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Kubespray Upgrades


Upgrades within the Kubernetes ecosystem are plentiful and happen often. While upgrades are not something that we want to process all the time, it is something that we want to be able to confidently process. With our Kubernetes providers, upgrades are handled in a way that maximizes uptime and should mostly not force resources into data-plane downtime.

Upgrade Notifications

Running upgrades with Kubespary is handled by the upgrade-cluster.yml playbook. While this playbook works, it does have a couple of caveats.

  1. An upgrade can only handle one major jump. If you're running 1.26 and want to go to 1.28, you'll need to upgrade to 1.27 first and repeat the process until you land on the desired version.

  2. The upgrade playbook will drain and move workloads around to ensure the environment maximizes uptime. While maximizing uptime makes for incredible user experiences, it does mean the process of executing an upgrade can be very long (2+ hours is normal); plan accordingly.

Preparing the upgrade

When running Kubespray using the Genestack submodule, review the Genestack Update Process before continuing with the kubespray upgrade and deployment.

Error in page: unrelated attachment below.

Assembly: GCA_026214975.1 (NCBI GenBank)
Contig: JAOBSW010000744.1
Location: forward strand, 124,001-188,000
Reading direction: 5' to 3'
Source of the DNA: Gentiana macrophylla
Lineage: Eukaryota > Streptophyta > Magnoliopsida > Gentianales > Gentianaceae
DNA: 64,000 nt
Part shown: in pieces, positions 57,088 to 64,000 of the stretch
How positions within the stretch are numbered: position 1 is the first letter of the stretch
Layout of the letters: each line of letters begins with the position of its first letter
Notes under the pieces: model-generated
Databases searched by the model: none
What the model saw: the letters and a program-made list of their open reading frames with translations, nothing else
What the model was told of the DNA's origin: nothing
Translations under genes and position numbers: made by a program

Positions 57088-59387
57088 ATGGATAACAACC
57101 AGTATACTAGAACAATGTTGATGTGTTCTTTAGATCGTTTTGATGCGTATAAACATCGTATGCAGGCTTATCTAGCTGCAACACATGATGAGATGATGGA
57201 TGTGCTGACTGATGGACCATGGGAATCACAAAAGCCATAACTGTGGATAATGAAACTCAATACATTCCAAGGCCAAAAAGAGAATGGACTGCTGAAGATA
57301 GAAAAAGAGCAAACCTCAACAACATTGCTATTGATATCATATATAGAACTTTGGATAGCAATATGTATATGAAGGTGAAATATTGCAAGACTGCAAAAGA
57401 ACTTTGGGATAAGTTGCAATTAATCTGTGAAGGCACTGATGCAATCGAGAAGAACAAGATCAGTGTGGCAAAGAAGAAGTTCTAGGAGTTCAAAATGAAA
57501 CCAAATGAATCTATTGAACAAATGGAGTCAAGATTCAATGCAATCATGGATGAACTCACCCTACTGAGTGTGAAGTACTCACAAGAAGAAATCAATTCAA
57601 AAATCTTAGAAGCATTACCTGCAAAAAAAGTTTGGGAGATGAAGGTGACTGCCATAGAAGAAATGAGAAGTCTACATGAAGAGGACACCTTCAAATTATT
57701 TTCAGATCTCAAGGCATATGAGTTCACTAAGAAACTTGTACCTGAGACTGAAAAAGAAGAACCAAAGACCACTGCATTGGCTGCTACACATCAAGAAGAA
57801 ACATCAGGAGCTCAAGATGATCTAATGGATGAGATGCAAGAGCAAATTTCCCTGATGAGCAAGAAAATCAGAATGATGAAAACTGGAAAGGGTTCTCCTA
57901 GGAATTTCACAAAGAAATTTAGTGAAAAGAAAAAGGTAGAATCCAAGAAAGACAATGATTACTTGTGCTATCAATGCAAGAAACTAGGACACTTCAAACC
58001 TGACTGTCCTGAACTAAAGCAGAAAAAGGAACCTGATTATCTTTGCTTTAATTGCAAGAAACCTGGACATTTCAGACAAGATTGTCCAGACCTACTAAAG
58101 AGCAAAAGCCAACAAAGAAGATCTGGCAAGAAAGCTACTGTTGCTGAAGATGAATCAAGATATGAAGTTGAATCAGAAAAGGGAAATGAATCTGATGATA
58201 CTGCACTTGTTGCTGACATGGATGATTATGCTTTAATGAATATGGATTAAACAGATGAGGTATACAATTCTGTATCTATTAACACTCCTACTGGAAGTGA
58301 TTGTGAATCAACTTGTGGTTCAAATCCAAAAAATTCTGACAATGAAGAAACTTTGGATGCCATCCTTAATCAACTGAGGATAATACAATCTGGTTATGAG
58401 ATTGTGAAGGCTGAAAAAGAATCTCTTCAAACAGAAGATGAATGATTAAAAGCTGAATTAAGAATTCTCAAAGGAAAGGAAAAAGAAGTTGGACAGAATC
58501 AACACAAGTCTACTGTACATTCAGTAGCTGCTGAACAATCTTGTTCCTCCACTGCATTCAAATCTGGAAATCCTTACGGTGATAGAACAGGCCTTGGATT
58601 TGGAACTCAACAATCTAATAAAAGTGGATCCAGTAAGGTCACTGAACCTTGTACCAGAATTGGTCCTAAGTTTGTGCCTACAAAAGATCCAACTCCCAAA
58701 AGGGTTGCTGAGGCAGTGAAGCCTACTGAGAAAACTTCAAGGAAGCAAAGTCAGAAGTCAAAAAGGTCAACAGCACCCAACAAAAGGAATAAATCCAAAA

Genestack stores inventory in the /etc/genestack/inventory directory. Before running the upgrade, you will need to set the kube_version variable to your new target version. This variable is generally found within the /etc/genestack/inventory/group_vars/k8s_cluster/k8s-cluster.yml file.


Review all of the group variables within an environment before running a major upgrade. Things change, and you need to be aware of your environment details before running the upgrade.

Once the group variables are set, you can proceed with the upgrade execution.

Running the upgrade

Running an upgrade with Kubespray is fairly simple and executed via ansible-playbook.

Before running the playbook be sure to source your environment variables.

source /opt/genestack/scripts/genestack.rc

Change to the kubespary directory.

cd /opt/genestack/submodules/kubespray

Now run the upgrade.

ansible-playbook upgrade-cluster.yml


While the basic command could work, be sure to include any and all flags needed for your environment before running the upgrade.

Running an unsafe upgrade

When running an upgrade, it is possible to force the upgrade by running the cluster playbook with the upgrade_cluster_setup flag set to true. This option is a lot faster, though does introduce the possibility of service disruption during the upgrade operation.

ansible-playbook cluster.yml -e upgrade_cluster_setup=true

Post upgrade operations

After running the upgrade it's sometimes a good thing to do some spot checks of your nodes and ensure everything is online, operating normally.

Dealing with failure

If an upgrade failed on the first attempt but succeeded on a subsequent run, you may have a node in a Ready, but SchedulingDisabled state. If you find yourself in this scenario you may need to uncordon the node to get things back to operating normally.

kubectl uncordon $NODE